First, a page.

Hitchin British Schools Museum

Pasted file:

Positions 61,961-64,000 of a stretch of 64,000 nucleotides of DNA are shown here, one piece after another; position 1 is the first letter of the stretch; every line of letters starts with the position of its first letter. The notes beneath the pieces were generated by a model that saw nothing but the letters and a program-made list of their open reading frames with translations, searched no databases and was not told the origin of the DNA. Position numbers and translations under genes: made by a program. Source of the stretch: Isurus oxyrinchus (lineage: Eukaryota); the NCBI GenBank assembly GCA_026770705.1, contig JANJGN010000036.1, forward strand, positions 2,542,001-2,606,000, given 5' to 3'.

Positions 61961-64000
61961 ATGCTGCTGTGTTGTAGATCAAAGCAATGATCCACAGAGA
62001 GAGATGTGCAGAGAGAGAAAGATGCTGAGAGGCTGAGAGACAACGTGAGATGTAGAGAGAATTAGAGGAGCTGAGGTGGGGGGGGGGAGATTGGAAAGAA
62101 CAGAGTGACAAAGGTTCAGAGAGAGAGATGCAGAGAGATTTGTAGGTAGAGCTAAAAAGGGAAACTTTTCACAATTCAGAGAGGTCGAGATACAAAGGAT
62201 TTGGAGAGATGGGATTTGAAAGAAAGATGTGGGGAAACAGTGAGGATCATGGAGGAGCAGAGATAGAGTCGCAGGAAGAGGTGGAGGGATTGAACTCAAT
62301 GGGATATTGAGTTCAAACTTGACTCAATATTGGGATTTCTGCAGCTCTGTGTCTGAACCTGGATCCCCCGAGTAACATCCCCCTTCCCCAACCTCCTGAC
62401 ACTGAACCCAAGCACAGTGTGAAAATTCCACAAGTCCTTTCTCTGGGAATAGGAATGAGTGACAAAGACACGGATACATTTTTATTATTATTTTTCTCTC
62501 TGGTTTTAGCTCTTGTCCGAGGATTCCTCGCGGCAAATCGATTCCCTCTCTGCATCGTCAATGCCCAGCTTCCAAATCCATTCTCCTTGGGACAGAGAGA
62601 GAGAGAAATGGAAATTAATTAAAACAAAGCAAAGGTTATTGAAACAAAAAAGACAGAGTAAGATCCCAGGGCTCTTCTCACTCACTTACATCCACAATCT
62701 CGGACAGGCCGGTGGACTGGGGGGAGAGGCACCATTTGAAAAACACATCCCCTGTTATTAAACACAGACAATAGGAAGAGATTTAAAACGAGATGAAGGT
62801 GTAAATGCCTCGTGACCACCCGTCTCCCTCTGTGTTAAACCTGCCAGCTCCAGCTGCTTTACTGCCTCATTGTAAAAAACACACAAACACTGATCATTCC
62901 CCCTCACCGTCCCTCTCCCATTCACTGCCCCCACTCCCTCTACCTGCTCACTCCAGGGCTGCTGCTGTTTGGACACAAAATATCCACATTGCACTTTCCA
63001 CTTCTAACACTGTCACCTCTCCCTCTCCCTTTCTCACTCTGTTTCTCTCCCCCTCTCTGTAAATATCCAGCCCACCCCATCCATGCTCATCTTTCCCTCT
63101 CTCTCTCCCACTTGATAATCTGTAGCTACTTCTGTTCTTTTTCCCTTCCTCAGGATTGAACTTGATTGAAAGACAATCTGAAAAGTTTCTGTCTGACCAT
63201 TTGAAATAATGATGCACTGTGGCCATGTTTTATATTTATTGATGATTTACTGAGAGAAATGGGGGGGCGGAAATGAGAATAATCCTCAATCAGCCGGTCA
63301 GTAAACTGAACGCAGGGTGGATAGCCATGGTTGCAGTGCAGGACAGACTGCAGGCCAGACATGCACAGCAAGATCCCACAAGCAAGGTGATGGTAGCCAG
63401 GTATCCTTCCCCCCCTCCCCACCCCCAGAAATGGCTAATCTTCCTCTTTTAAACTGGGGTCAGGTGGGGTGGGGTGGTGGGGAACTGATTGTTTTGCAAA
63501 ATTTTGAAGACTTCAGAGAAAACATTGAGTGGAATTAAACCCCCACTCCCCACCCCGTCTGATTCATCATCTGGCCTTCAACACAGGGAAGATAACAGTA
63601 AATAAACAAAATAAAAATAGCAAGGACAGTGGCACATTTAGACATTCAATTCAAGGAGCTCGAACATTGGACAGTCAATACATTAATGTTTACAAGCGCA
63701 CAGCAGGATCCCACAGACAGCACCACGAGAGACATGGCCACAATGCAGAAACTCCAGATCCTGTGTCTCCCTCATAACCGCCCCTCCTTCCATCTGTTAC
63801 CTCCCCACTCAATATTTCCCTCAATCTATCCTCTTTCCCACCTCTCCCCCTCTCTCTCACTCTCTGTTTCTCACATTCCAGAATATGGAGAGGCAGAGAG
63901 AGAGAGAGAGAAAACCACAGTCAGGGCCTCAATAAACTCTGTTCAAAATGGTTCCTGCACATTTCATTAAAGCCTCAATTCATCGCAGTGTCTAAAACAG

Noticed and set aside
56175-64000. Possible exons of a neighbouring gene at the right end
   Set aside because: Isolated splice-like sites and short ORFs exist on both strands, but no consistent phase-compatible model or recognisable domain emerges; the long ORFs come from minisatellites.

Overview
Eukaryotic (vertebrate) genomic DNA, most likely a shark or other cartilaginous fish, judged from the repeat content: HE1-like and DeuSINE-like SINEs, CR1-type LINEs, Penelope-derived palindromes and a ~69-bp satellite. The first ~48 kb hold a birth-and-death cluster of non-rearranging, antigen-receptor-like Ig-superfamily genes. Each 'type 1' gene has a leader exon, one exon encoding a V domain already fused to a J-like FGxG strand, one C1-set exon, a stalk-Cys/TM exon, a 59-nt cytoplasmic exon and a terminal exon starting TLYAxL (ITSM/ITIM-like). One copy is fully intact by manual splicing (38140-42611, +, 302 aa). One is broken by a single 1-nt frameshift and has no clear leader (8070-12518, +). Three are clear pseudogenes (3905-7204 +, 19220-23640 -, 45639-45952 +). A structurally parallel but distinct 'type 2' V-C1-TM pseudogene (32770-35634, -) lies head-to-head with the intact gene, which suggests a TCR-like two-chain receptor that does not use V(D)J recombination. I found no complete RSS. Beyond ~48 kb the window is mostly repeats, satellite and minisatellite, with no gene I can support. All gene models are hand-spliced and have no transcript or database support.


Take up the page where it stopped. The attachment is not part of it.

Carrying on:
The British Schools Museum is an educational museum based in original Edwardian and Victorian school buildings in Hitchin in Hertfordshire, England. The museum complex is made up of Grade II listed school buildings housing infants, girls and boys schools with houses for Master and Mistress. It includes a monitorial schoolroom based on the educational theories of Joseph Lancaster for 300 boys, which opened in 1837, and a rare galleried classroom, dating from 1853.History of the schoolThe first school on the site was a schoolroom for 200 boys and 100 girls. It was founded in 1810 by local lawyer William Wilshere in a disused malthouse. This schoolroom was the first monitorial school for the sons of the poor in Hertfordshire. Teaching was based on Joseph Lancaster's methods of monitorial teaching. He developed a system in which large numbers of younger scholars could be taught by older scholars under the supervision of the master (for boys) or mistress (for girls). This method continued until the Revised Code of 1862 that brought in the Pupil Teacher method of teaching. The monitorial system was changed as it was the general consensus that having children teach other children, when they are not well educated themselves, proved to be problematic. The Pupil Teacher method involved an older scholar being given training and being paid to teach. The government hoped that this would increase the number of teachers in the future, using a system that could be described as an apprenticeship in teaching.

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